When Is a CPU Not a CPU Be Wary of Some Hosting Providers You May Not Be Getting What You Paid For

The other day one of my bosses asked me the question, “What is a CPU on a Virtual Machine?” I inherently knew the answer, but putting that knowledge into non technical English turned out to be harder than I thought. As a result of the ensuing conversations, I thought I’d do a little write-up

The root of the question came from a situation where a client had requested a bump in CPU resources for one of their virtual machines. Correction, the client had actually asked for another CPU. The language is important and speaks to the root of the question. The client then looked at their laptop as a basis for evaluating that additional CPU. What they had on their laptop was a dual-core CPU running in Hyper-threaded mode. So even though the client had only one “CPU”, they were seeing 4 panes for activity tracking in Windows Performance Monitor. Now, in my mind, that laptop has 4 CPUs. In the client’s mind, that laptop had only one CPU. So where does the difference in opinion come from?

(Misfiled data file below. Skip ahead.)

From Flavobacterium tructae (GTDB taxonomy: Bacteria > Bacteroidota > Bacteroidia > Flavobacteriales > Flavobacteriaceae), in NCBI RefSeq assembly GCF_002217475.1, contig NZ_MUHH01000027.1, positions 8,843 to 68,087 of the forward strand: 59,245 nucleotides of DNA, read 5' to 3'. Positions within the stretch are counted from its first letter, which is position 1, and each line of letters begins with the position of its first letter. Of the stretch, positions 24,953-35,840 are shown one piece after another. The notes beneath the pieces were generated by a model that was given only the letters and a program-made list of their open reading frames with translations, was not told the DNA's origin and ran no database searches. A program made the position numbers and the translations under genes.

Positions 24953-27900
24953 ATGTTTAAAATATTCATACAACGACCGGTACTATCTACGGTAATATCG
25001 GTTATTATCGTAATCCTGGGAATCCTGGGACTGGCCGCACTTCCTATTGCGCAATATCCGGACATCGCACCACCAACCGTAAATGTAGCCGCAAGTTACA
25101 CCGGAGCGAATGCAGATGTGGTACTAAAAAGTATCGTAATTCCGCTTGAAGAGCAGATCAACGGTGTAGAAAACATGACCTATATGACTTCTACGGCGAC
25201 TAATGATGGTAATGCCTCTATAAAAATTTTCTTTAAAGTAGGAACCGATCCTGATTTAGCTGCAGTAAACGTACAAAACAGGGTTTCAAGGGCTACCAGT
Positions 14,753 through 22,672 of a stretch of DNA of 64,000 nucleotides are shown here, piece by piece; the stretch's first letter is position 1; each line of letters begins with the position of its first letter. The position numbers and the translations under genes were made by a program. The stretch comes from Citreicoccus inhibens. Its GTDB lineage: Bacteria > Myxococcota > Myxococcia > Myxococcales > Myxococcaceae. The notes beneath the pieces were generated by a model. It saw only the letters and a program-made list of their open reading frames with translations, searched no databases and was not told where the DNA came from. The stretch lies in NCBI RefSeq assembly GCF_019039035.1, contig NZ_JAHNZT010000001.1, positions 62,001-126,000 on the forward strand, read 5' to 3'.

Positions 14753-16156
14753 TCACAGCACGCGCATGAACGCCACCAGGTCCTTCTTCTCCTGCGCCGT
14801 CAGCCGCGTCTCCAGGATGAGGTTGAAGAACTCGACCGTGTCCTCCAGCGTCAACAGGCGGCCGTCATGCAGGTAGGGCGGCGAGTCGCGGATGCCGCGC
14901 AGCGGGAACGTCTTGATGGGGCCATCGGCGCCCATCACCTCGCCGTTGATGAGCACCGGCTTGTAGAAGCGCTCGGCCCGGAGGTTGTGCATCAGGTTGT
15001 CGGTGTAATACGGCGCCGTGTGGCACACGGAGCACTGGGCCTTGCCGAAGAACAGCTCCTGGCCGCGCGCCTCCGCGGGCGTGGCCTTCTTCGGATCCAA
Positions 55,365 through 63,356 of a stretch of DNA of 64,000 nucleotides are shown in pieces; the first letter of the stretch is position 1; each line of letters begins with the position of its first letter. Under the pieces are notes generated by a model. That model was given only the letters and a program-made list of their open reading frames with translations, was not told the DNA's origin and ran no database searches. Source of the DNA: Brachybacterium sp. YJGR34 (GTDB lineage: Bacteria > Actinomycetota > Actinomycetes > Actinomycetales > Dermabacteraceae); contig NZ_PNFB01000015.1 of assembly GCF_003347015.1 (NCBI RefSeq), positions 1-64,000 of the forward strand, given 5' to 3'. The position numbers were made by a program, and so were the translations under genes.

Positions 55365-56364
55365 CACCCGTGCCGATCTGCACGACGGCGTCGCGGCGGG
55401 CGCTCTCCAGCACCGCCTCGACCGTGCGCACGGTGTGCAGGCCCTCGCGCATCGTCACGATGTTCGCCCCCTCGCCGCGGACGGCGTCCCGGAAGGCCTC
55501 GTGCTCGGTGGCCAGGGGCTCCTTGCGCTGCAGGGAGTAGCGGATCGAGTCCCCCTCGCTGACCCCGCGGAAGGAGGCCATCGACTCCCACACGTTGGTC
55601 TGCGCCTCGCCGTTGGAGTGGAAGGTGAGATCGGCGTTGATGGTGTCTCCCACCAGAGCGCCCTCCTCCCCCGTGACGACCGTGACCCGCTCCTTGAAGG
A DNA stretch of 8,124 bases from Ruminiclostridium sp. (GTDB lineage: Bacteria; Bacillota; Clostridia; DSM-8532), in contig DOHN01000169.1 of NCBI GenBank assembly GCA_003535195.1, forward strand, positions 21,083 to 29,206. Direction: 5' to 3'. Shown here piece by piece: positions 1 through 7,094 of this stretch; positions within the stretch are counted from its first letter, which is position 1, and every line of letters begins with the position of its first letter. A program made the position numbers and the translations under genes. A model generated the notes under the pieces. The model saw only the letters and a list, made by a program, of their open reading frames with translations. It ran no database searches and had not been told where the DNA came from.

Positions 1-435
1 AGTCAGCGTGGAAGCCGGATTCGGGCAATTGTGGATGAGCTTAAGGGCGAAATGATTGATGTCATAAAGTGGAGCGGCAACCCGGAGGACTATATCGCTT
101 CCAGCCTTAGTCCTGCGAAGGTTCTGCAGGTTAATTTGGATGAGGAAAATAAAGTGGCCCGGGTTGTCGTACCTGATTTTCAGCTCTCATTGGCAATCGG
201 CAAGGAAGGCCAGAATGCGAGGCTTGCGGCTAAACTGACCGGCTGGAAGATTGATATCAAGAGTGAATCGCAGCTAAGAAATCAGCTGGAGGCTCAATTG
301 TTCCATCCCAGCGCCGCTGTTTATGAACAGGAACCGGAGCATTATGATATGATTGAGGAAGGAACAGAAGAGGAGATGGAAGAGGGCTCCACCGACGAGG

One CPU Per PC

Let’s start off with some basic computer architecture. We’ll also need a bit of history. To begin with CPU stands for “Central Processing Unit”. Historically, a computer had one, and only one CPU, hence the term “Central”. What the heck is a “Central Processing Unit” you ask? Good question. What that means is that the CPU is a pipeline for processing instructions. Code gets compiled down to machine executable instructions. These instructions are fed into the CPU. The CPU then executes those instructions more or less in a sequential manner. Trivia: The first PC was the Simon, developed by Edmund Berkely in before 1950. It was a 2 bit processor that could do 4 operations.


**Figure 1 Picture of First Personal Computer (The Simon, by Edmund Berkely). Image courtesy of

In Personal Computers, the CPU is (was) typically built on a single silicon based chip, called a Microprocessor Chip. So from a high level, historical view the CPU has become synonymous for that little square chip made by AMD or Intel. Going forward, I’ll refer to these silicon based units of processing power as processors, or just chips.


**Figure 2 Image courtesy of

Symmetric Multiprocessing